Back in my professing days, I once tried to explain the concept of the Cold War to a classroom full of college students, most born after 1980, who gleefully admitted, "Our idea of the Cold War is Rocky IV."
I could sympathize a bit, allowing that my own memories of Vietnam were those of hearing the morning news on the radio and asking my parents why we were off fighting "gorillas" in some jungle. What'd we have against them anyway?
But when I was eight, I witnessed an epic Cold War battle played out in my own hometown. It was January 11, 1976, and my dad gave up his ticket (I can still see it now, with crossed US and Soviet flags) so my mom and I could go down to the spiritual temple of my youth, the Philadelphia Spectrum, the day the Soviet Red Army hockey team came to town to take on the team for which I lived and breathed.
It was a politically turbulent time. There just had been two attempts on President Ford's life; Mitchell, Haldeman, and Ehrlichman had been sentenced for their involvement in Watergate; the Khmer Rouge took Phnom Penh; and Saigon fell (so much for that domino).
In the world of hockey, it was four years after the epic '72 Summit Series, but that was an entirely Canadian thing, and though the players themselves may have known better, most fans in the US were oblivious to our silver hockey medal in Sapporo. And we were still four years removed from the Miracle on Ice at Lake Placid, and all of the replayed sights and sounds associated with that game.
For me, life was pretty simple. I slept under a big National Geographic map of the US. Next to it was a map of the world, with each country's flag on it (so I knew the hammer and sickle well). I had a red, white, and blue bean bag chair on my floor. It was a bicentennial year and I lived in the city in which the Declaration of Independence had been signed. The Flyers had won the Stanley Cup the preceding two years, and were, we thought, on track to repeat a third time. Philly pride was at an all time high even before Rocky crystallized the feeling in celluloid later in the year.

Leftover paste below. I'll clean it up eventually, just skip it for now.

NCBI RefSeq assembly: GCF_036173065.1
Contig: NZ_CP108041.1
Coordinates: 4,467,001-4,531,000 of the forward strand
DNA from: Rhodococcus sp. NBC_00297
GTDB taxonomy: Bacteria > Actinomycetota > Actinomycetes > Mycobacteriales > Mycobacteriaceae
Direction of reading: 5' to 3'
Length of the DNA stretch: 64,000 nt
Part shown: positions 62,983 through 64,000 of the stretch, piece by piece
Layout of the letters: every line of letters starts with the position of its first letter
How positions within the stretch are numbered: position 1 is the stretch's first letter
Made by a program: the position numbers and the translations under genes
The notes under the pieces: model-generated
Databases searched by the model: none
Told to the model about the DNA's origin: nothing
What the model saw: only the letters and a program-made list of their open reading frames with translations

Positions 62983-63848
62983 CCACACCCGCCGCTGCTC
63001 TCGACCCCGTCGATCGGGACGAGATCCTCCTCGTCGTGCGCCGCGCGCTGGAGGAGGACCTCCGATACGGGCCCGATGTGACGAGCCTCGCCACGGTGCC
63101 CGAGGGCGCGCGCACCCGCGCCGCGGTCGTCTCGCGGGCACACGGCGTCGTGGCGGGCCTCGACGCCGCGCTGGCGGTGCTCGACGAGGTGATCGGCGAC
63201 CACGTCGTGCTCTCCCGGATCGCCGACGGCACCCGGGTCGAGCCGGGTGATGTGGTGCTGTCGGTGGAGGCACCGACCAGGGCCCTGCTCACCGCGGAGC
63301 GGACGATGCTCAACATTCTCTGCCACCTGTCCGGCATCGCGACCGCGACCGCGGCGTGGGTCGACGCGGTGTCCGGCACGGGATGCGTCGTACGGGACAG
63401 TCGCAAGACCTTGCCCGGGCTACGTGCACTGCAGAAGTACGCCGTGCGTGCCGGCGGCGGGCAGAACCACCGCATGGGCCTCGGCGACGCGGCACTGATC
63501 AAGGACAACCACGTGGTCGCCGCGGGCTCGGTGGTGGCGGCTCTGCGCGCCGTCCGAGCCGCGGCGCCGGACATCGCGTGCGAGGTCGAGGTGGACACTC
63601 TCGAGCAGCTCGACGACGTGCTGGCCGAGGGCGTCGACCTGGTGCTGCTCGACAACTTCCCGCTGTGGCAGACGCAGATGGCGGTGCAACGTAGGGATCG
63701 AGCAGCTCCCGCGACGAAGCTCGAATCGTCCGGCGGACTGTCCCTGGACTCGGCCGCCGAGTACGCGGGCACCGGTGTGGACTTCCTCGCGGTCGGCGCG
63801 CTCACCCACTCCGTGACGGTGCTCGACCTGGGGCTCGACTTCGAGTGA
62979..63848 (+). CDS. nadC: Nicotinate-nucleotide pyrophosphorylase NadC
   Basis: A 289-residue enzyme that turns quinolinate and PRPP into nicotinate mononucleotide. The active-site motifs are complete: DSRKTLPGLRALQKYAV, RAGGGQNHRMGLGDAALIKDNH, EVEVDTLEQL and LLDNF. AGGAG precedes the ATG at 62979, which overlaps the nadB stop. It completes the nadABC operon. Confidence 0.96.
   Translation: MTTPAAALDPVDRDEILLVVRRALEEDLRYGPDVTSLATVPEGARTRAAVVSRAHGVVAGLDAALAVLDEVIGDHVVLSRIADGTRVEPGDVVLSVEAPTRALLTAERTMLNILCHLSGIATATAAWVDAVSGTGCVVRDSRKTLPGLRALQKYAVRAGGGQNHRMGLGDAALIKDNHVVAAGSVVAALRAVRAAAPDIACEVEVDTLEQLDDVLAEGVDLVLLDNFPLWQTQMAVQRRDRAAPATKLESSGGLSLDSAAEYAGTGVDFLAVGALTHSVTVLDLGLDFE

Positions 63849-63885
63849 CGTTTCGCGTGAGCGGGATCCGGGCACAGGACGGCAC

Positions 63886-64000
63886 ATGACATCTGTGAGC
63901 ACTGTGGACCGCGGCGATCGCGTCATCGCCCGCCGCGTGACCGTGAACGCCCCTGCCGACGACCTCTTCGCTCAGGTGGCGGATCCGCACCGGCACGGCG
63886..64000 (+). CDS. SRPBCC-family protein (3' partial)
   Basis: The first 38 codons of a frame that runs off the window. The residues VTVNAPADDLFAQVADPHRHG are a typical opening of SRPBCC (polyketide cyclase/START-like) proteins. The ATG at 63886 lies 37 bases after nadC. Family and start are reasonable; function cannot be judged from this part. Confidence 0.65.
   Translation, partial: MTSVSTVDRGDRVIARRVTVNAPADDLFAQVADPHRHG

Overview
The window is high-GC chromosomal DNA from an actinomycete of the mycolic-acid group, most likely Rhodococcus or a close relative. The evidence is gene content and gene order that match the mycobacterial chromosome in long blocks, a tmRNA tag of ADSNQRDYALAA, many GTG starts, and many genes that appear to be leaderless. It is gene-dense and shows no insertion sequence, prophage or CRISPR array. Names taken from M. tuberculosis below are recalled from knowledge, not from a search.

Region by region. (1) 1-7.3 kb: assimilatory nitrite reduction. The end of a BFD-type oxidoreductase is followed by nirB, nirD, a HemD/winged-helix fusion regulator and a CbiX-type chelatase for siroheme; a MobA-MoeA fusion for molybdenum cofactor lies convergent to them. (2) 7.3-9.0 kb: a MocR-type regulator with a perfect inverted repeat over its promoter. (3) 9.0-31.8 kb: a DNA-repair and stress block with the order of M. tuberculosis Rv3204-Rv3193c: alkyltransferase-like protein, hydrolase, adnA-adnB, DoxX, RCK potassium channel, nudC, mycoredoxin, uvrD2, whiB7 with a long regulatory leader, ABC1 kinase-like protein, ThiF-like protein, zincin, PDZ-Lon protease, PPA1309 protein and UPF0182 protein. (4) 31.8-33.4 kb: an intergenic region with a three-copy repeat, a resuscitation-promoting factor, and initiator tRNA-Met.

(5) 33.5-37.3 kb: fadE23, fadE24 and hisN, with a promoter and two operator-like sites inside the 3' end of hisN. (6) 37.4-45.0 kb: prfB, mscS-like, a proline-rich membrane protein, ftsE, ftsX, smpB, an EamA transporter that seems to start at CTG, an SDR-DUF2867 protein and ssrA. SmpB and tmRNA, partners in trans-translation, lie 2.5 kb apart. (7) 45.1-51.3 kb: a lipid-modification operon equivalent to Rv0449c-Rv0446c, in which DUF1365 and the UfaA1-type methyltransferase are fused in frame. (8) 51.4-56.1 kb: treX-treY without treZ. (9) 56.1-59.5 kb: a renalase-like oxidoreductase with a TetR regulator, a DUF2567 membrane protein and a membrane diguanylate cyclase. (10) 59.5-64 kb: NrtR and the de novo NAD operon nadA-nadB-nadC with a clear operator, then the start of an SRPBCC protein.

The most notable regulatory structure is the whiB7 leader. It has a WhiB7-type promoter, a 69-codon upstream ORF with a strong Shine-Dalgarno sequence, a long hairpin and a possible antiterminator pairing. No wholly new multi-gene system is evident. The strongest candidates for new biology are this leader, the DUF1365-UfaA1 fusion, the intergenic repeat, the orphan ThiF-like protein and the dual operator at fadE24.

Like all kids of the Cold War, I was taught fear at a young age. I knew there were good guys in the world (see States, the United), and there were bad (see Republics, Union of Soviet Socialist). I knew it was solely because of the bad guys that my school was a designated "fallout shelter" — and I knew what that meant and when I thought about it, it scared the crap out of me. I knew, too, that I was more free than my Russian counterparts, and I knew that (though my ancestors had a century earlier) I did not want to live in Russia.
On this day, the good guys wore orange and white, and the bad guys wore red. It's difficult in our now-global world to stress just how incredibly foreign the Soviets looked — so different from our guys: their facial features more severe; to a man, they were clean shaven, in contrast to our wild and woolly bunch; they did not smile; and they all wore matching Jofa helmets (odd, eastern bloc-y things in that era, and with the Cyrillic CCCP on them), at a time when few in the NHL wore helmets at all. They warmed up with different drills; they skated and played differently. As a kid, it was like going to the zoo for the first time, or witnessing aliens: new, fascinating, and a little frightening.